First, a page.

By Erin Rodewald // February 9, 2017
What Leading from Behind has Left Behind in U.S. Foreign Policy
President Donald Trump was sworn into office a mere three weeks ago. Already, the fear of a new American isolationism, of retrenchment, and even the forfeiture of foremost leadership in world affairs has some longing for the “good old days” of the Obama Administration, when the U.S. seemed rooted in robust global engagement.
While it is still too early for a comprehensive retrospective on the Obama years, the basic principles that animated the Obama Doctrine are recognizable. Before a false nostalgia sets in, it would be prudent to make a clear-eyed examination of America’s foreign policy stature after eight years of “leading from behind.”
In his book Dangerous Doctrine: How Obama’s Grand Strategy Weakened America, political scientist and professor of public policy at Pepperdine University Robert G. Kaufman offered a critique of the distinct grand strategy informing former President Barack Obama’s foreign and national security policies. Kaufman described seven tenets that undergirded the Obama Doctrine:
Tenet I: Protect the world and the United States from the arrogance of American power too often justified by extravagant claims of American exceptionalism.
Tenet II: Embrace multilateralism rather than unilateralism or narrow coalitions of the willing as the default presumption for American grand strategy.
Tenet III: Minimize the salience of regime type or ideology in determining friends, foes, threats and opportunities.
Tenet IV: Use force sparingly, proportionally, multilaterally, for limited goals, with limited means, and only as a last resort. Establish a high burden of proof to justify exceptions to this rule.
Tenet V: Rely more on soft power than hard power.
Tenet VI: The emergence of alternative power centers makes a substantial devolution of American responsibilities possible and preferable. America’s serious economic problems make retrenchment a strategic necessity as well as a virtue.
Tenet VII: Build bridges to engage and conciliate actual and potential rivals.
These precepts offer a roadmap to understanding former President Barack Obama’s worldview. On American exceptionalism, recall that Obama was elected based on his promise to fundamentally transform the United States – including his relationship with the international community. To that end, Obama began his presidency with what has been described as his “apology tour.”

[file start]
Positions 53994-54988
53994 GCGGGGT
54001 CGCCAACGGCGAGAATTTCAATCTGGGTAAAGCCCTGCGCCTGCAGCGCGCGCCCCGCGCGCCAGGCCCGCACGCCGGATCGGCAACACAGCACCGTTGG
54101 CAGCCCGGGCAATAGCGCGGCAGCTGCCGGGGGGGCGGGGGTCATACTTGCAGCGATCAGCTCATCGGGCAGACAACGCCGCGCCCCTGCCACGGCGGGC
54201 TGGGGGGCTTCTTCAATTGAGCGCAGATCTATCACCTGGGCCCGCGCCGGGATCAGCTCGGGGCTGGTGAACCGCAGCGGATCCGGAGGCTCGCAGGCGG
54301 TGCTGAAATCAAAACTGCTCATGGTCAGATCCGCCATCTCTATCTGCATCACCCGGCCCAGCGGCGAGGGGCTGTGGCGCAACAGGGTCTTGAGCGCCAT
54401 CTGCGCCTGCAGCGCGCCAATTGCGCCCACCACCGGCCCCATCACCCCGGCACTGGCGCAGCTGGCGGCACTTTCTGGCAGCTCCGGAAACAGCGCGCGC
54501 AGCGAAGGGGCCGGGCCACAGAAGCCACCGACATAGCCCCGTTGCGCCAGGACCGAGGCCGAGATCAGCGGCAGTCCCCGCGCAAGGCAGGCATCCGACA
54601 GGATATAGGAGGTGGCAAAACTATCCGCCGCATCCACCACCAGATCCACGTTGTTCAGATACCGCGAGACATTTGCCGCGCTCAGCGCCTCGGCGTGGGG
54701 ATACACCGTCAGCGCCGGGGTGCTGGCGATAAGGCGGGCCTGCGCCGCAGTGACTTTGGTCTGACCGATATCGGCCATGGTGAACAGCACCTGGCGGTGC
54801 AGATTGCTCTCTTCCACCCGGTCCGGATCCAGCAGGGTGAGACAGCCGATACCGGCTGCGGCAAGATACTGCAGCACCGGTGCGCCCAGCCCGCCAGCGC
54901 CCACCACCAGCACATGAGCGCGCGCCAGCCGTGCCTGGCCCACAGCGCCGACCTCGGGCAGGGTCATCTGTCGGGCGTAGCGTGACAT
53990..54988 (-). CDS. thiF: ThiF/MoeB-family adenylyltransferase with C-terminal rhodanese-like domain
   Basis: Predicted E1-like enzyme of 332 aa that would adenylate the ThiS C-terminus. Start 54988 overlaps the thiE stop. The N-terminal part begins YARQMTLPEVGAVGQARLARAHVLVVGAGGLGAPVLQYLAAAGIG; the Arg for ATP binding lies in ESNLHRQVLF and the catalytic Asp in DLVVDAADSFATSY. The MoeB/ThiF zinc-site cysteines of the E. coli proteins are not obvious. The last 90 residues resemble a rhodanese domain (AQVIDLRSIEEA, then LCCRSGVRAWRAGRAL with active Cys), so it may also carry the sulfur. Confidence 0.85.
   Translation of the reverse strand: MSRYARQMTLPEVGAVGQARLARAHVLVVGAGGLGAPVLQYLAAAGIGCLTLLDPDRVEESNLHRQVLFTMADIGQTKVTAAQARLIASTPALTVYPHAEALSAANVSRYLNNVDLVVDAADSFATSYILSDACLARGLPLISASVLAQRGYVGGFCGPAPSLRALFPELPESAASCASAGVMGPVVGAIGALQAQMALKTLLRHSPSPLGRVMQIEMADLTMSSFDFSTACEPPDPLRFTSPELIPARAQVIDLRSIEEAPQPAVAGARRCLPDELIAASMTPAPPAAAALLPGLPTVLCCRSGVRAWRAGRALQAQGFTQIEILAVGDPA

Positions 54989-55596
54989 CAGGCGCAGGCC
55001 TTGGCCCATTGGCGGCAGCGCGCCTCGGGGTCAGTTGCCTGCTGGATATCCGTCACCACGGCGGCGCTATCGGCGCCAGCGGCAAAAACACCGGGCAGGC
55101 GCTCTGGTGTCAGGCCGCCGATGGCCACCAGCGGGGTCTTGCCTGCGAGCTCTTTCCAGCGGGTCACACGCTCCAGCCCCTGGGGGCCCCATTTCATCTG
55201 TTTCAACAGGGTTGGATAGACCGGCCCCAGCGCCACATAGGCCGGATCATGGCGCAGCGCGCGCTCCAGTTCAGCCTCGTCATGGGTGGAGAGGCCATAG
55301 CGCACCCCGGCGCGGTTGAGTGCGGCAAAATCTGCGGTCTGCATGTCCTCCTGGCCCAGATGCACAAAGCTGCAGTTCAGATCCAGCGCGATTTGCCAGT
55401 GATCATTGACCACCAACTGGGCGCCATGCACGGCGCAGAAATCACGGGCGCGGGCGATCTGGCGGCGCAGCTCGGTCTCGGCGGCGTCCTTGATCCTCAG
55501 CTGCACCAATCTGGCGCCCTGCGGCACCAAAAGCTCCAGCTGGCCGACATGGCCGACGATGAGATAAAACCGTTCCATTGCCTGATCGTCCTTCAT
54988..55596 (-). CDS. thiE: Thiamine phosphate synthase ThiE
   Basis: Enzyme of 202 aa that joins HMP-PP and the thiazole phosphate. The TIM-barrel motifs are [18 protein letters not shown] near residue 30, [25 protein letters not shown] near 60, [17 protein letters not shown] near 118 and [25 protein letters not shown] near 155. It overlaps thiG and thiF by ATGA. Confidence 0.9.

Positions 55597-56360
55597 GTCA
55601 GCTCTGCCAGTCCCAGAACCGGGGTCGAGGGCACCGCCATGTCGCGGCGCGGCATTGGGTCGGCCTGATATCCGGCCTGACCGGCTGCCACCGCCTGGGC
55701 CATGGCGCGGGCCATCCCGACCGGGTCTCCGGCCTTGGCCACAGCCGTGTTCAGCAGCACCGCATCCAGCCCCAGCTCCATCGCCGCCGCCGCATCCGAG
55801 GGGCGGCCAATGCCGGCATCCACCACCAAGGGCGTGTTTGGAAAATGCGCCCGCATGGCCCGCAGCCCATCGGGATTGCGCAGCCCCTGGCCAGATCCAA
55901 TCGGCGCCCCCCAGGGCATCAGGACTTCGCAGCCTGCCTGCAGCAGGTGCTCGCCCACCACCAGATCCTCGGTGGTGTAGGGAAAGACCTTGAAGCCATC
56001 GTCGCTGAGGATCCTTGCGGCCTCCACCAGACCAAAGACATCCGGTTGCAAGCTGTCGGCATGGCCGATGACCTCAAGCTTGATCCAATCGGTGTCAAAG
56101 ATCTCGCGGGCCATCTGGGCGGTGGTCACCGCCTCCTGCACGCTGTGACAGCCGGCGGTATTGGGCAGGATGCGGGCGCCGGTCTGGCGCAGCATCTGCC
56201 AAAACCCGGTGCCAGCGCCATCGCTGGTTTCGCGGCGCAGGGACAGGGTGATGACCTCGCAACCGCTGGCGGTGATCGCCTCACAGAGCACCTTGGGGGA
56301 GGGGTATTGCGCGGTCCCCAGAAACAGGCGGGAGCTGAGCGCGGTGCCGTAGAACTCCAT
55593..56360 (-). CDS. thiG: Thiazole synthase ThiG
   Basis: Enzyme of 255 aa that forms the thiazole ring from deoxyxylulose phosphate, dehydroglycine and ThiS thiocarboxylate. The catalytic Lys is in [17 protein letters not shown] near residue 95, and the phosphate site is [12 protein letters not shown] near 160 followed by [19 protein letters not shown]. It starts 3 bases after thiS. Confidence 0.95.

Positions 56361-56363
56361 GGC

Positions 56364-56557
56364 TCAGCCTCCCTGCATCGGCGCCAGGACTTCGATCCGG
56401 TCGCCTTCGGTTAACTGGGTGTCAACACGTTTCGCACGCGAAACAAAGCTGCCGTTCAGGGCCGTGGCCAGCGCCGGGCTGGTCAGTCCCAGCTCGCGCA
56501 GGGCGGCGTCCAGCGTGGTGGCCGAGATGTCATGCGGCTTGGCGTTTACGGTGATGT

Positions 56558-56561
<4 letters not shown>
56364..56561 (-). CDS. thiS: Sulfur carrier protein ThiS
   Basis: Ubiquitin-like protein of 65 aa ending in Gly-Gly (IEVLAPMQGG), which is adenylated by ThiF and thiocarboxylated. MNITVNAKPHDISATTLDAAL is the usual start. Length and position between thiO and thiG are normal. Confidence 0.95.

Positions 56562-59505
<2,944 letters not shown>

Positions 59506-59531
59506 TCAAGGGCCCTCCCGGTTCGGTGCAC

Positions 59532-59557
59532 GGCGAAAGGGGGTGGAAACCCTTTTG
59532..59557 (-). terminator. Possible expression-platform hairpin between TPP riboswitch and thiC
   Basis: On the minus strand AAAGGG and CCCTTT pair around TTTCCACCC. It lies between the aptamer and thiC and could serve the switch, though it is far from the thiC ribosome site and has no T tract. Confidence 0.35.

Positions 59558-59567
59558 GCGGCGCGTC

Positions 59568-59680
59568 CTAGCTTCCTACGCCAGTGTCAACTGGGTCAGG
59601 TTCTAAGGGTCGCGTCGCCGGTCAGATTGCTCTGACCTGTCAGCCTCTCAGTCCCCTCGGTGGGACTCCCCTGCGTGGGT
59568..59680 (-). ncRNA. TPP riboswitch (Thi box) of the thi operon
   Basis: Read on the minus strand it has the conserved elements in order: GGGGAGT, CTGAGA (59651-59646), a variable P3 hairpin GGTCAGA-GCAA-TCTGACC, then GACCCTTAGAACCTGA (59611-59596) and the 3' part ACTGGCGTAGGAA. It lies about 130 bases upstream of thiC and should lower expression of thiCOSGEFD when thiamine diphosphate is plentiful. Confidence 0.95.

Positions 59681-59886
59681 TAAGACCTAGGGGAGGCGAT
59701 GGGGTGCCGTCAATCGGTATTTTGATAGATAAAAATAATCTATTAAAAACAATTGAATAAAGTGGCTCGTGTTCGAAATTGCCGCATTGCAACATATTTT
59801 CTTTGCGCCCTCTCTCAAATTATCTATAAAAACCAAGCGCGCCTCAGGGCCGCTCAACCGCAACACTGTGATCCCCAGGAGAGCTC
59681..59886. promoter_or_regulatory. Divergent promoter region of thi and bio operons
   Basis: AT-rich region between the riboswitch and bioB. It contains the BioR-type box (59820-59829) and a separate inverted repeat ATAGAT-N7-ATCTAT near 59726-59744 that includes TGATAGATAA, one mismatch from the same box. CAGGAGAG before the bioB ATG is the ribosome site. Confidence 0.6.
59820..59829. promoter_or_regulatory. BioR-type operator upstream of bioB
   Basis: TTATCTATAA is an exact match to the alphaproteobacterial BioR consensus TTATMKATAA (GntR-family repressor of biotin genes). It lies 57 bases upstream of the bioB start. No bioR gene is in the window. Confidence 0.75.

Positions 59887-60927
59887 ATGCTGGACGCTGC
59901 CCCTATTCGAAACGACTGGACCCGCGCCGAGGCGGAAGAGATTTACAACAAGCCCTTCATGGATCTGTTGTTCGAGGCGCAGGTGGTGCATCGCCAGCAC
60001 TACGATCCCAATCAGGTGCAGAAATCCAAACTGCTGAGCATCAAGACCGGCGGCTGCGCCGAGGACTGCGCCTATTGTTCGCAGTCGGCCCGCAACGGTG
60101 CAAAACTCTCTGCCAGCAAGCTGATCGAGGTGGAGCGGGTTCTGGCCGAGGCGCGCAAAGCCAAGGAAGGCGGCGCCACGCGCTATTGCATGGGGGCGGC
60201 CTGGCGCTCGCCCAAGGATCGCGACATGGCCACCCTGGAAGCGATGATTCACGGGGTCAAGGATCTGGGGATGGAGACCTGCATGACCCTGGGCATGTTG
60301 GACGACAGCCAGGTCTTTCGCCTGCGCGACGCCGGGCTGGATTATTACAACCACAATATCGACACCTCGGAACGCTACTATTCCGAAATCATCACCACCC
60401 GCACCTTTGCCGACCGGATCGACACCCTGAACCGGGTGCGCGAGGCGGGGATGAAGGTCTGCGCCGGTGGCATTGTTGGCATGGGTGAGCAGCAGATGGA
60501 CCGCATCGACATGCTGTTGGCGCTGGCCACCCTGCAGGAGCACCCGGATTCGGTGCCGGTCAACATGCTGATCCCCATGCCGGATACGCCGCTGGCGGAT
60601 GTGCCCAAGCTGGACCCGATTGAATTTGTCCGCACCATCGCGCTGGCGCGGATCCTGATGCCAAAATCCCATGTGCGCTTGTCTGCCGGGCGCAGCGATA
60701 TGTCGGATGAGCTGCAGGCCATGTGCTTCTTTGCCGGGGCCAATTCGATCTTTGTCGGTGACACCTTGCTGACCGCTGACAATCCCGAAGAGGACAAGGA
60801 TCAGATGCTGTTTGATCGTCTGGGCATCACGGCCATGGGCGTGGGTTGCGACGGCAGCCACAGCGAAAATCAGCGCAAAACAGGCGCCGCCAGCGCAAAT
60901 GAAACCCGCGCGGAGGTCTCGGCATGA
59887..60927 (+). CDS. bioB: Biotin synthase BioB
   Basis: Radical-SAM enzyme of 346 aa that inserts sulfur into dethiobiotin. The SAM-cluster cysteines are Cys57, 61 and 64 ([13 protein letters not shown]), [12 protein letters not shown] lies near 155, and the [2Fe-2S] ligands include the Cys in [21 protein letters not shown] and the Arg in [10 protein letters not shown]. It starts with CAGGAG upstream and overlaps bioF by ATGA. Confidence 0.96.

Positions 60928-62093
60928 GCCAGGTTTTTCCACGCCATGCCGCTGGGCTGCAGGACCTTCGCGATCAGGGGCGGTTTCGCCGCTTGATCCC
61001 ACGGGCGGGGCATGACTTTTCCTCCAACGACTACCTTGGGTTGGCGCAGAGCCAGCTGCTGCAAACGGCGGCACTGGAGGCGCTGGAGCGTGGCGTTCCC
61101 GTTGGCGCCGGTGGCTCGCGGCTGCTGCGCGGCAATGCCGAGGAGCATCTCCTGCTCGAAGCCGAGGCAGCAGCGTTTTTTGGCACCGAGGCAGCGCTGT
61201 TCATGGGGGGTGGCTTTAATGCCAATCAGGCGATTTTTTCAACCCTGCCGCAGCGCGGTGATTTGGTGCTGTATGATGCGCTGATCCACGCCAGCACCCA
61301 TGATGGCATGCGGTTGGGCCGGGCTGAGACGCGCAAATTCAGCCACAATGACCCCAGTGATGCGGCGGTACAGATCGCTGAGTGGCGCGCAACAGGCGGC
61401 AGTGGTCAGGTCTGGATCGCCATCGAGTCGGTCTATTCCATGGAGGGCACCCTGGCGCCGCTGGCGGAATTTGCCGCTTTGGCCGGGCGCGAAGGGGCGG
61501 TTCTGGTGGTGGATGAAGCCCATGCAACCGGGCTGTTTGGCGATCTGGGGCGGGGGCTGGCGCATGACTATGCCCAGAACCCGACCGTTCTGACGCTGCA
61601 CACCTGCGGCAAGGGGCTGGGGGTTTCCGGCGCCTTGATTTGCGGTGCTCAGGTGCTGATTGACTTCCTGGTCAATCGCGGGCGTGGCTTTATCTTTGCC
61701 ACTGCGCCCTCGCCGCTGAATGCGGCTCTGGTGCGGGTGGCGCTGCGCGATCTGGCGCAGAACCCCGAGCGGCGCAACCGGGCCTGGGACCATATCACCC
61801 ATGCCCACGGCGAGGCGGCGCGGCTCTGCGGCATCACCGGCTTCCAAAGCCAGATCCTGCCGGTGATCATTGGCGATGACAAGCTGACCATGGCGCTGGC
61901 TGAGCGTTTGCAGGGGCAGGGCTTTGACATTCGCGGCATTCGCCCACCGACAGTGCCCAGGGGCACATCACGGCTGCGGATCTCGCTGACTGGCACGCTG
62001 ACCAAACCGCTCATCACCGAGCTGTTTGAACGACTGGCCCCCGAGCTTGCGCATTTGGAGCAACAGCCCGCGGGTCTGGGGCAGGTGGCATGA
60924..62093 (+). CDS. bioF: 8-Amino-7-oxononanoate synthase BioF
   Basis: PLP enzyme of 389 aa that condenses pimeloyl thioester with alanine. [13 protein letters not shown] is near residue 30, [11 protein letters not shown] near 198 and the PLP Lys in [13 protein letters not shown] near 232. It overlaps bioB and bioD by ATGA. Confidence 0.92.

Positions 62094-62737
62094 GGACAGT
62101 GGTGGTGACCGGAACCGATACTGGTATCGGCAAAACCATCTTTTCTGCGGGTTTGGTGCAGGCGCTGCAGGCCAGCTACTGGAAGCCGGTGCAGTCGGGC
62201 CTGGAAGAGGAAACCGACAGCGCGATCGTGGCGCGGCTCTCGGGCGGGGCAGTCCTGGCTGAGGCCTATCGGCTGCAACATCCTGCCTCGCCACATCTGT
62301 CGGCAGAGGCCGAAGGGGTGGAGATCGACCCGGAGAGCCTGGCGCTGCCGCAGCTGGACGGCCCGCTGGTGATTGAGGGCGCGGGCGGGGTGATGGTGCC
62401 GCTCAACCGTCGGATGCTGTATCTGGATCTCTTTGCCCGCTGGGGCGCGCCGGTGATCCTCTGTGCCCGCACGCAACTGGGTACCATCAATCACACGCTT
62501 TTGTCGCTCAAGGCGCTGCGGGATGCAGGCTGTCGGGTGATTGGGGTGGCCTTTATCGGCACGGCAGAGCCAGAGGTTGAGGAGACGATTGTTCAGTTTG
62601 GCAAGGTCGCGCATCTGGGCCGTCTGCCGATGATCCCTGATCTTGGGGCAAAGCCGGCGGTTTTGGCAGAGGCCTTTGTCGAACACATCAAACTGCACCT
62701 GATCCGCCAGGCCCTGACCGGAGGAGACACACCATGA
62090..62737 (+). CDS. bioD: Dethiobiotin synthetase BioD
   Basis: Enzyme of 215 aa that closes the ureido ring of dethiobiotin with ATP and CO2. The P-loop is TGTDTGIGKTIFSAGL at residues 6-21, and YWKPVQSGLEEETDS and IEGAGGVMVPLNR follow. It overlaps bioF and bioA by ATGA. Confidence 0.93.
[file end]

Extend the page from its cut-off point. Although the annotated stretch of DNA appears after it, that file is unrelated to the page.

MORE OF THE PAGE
Speaking in Cairo in 2009, Obama broadcasted his intentions to break from his predecessor’s “freedom agenda” and reset relations with the Muslim world:
“So let me be clear: no system of government can or should be imposed upon one nation by any other.”
On grand strategy, Obama’s multilateralist sensibilities signaled his abrupt departure from the previous administration’s unilateralism, especially in the Middle East. For example, he reluctantly acted to remove Muammar Qaddafi’s oppressive regime in Libya, but not until an international coalition was built and a United Nations mandate secured.
When it came to friends, foes and opportunities, Obama repeatedly demonstrated his belief that the arc of history is bending toward justice. Humankind is becoming enlightened despite its own nature.
In his comprehensive 2016 interview with Obama for The Atlantic, Jeffrey Goldberg observed,
“To a remarkable degree, [Obama] is willing to question why America’s enemies are its enemies, or why some of its friends are its friends.”
That proclivity explains Obama’s intentionality in opening ties with Cuba, reaching out to Iran, or putting “daylight” between the U.S. and Israel, each at great peril to the U.S.
Obama tied himself in knots throughout his presidency over Tenet IV (the sparse use of force) with the premature withdrawal of troops from Iraq. His non-response to Putin’s annexation to Crimea and his lack of engagement in Syria also reflect this commitment.
More often than not, he relied on Tenet V (soft power and diplomacy) when coercive economic and military power would have been more appropriate. Examples include Obama’s choice to forgo punitive sanctions against Russian aggression, and declining to arm moderate Syrian rebels early on against brutal President Bashar al-Assad.